A shadow of a large bird passed overhead and I looked up casually, ready to dismiss it as a Turkey Vulture. But no-- it had a white band on its tail. It was a Zone-tailed Hawk, known for its ability to hide in a flock of Turkey Vultures, making it easier to surprise smaller birds, mammals and lizards that constitute its prey. 

Zone-tailed Hawk 2-20130619

Zone-tailed Hawk 3-20130619

Our granddaughter Graciela has already stolen my thunder by writing about what happened just a bit later that morning, so I will stop here! 

Thursday, July 25, 2013

This week's Crops & Clips: Spotted Sandpiper

This post continues with the theme of remembering the birds that have now vanished from our Illinois "back yard" because of the grading, filling of low spots and construction. I plan to illustrate them one species at a time in "Crops and Clips." 

While the new condos were being built, Spotted Sandpipers continued to breed in a small patch of undisturbed grass. You can hear their cries in the background of the video clip I captured when the Sandhill Cranes' territory or nest was disturbed by the earth moving machinery. The sandpiper also has vanished along with the cranes. 

Putting things into perspective,  Illinois is the "Prairie State" and boasts many extensive forest and prairie preserves. The loss of this little patch to a long-planned human development seems insignificant in the great scheme of things. Since birds can fly, they are able to seek out new breeding grounds. However, terrestrial creatures such as voles, snakes, rabbits and the muskrats that lived in the single perennial wet area that is now gone are more adversely affected. Any potential new habitat is fragmented and separated by barriers such as roads, buildings and cornfields.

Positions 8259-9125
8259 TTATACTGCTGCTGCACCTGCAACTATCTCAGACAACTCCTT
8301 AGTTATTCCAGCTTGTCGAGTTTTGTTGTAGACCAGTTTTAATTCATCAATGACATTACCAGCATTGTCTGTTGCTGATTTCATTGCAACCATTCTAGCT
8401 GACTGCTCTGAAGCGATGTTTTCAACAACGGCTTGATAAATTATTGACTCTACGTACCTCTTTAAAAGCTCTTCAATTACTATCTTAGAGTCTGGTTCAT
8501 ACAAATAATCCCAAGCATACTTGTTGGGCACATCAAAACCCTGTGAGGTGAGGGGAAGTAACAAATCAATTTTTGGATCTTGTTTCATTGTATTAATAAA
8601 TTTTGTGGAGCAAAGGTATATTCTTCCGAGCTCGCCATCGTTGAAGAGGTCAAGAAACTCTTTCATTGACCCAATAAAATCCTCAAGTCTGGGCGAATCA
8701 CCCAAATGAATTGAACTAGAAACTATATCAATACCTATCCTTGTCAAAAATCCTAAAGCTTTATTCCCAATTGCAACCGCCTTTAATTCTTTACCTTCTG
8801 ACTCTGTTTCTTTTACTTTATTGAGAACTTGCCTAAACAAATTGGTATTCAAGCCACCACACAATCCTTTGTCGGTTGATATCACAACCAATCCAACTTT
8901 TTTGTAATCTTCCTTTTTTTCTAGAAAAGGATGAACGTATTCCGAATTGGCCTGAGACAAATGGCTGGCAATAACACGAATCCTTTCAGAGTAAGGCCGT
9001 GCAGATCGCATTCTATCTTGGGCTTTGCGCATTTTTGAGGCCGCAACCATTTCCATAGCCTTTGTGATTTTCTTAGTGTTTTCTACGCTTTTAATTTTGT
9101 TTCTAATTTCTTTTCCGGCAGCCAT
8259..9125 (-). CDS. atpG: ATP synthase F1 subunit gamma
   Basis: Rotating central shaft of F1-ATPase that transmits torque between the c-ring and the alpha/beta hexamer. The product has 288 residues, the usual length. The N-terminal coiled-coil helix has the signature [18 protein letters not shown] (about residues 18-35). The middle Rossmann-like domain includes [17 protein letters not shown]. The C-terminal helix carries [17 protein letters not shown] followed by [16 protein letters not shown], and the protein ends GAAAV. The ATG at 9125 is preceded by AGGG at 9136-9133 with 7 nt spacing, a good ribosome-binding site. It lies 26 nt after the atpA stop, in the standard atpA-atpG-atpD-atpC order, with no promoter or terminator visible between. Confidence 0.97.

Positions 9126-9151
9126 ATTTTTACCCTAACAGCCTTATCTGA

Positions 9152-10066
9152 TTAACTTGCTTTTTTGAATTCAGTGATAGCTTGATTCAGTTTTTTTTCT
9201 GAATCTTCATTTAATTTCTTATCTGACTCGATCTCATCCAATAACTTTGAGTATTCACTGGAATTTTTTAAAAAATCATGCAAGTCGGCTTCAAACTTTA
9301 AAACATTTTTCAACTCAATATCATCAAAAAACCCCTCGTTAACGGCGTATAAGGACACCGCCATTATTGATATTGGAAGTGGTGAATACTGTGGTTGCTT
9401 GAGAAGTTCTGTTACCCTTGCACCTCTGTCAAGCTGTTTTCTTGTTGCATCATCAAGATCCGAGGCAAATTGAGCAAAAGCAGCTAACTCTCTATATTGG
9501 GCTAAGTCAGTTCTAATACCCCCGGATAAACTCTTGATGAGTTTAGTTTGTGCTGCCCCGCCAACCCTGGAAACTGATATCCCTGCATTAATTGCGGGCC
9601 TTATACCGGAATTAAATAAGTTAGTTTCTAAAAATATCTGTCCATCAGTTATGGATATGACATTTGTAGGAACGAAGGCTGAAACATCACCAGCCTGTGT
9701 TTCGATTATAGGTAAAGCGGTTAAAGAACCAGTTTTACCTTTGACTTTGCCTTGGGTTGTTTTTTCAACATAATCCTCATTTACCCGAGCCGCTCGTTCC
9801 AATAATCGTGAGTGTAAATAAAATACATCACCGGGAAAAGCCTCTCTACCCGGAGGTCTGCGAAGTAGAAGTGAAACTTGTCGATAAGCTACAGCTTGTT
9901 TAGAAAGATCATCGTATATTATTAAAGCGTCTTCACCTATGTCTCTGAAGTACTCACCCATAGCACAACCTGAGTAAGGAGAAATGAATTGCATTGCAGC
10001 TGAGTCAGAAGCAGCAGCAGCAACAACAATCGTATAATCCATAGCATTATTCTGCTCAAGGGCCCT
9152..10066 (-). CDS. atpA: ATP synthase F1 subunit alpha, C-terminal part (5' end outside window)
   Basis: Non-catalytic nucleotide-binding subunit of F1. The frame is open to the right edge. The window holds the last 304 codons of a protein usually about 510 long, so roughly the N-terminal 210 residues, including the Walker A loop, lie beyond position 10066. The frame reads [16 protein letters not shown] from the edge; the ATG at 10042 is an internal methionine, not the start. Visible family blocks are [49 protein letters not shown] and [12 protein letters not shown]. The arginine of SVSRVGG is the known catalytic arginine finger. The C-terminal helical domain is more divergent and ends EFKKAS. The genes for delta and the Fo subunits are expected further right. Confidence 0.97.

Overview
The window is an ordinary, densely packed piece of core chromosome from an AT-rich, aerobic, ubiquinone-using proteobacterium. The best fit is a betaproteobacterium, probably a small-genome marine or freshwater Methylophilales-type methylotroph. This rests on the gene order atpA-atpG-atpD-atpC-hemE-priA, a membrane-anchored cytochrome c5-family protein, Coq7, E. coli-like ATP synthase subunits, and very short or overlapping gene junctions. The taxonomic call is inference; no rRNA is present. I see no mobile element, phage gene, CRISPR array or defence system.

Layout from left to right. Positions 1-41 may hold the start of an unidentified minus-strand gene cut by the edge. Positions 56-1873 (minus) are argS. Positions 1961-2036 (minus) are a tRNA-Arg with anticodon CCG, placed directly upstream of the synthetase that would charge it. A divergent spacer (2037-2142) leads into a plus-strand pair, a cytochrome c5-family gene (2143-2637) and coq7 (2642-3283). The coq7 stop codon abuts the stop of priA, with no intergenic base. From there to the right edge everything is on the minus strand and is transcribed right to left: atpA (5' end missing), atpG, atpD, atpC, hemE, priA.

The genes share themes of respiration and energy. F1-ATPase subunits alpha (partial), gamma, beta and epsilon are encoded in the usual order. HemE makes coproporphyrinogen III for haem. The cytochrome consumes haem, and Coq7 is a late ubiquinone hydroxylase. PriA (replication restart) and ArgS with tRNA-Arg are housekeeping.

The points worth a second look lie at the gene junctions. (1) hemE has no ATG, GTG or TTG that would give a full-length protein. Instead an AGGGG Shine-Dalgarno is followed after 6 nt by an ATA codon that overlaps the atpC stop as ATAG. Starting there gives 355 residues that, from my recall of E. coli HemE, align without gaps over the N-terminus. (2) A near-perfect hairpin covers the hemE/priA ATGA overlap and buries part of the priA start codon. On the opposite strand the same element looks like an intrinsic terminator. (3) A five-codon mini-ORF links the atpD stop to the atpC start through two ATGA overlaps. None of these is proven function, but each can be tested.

Before the onset of construction, aside from the poles that marked the utilities and the mound of topsoil that was home to the cranes, dump piles of concrete debris were the only elevated locations. They attracted meadowlarks, several sparrow species, pipits and Horned Larks. The piles were conveniently located along the roads, making it easy for me to use the car as a blind and set up my shots in perfect light. 

This Spotted Sandpiper suddenly displaced a meadowlark I was photographing on one of the broken slabs.

 Spotted Sandpiper (Actitis macularius) 20110522

Never before had I been so close to a Spotted Sandpiper. Was it just visiting?

Spotted Sandpiper 3-20110522

Spotted Sandpiper in flight 20120515

Another surprised me by bursting into song. I realized that I had been ignoring this sound, perhaps interperting it as a variant of a Killdeer's call. Hear its songs and calls at this link.

 Spotted Sandpiper singing 20110522 

There was very little water nearby, but the sandpipers often foraged in puddles created by rainwater (called "floodles" by local birders). One such depression was deep enough to stay wet throughout most summers.

Spotted Sandpiper 20120515

Spotted Sandpiper 2-20120515

In non-breeding plumage it loses its spots, but the white area in front of the bend in its wing and the white eyebrow help distinguish it from the similar Solitary Sandpiper. (I took this photo in nearby Prairie Green wetlands, Geneva, Illinois).

Spotted Sandpiper 20120717

For comparison, here are two Solitary Sandpipers who shared a fluddle with one of the local Spotted Sandpipers. Note their plain face with a bright eye ring and lack of an eye line.

Solitary Sandpipers 20110821

Shared in The Bird D'Pot

Sunday, July 21, 2013

Birding Oak Creek Canyon in Sedona, Arizona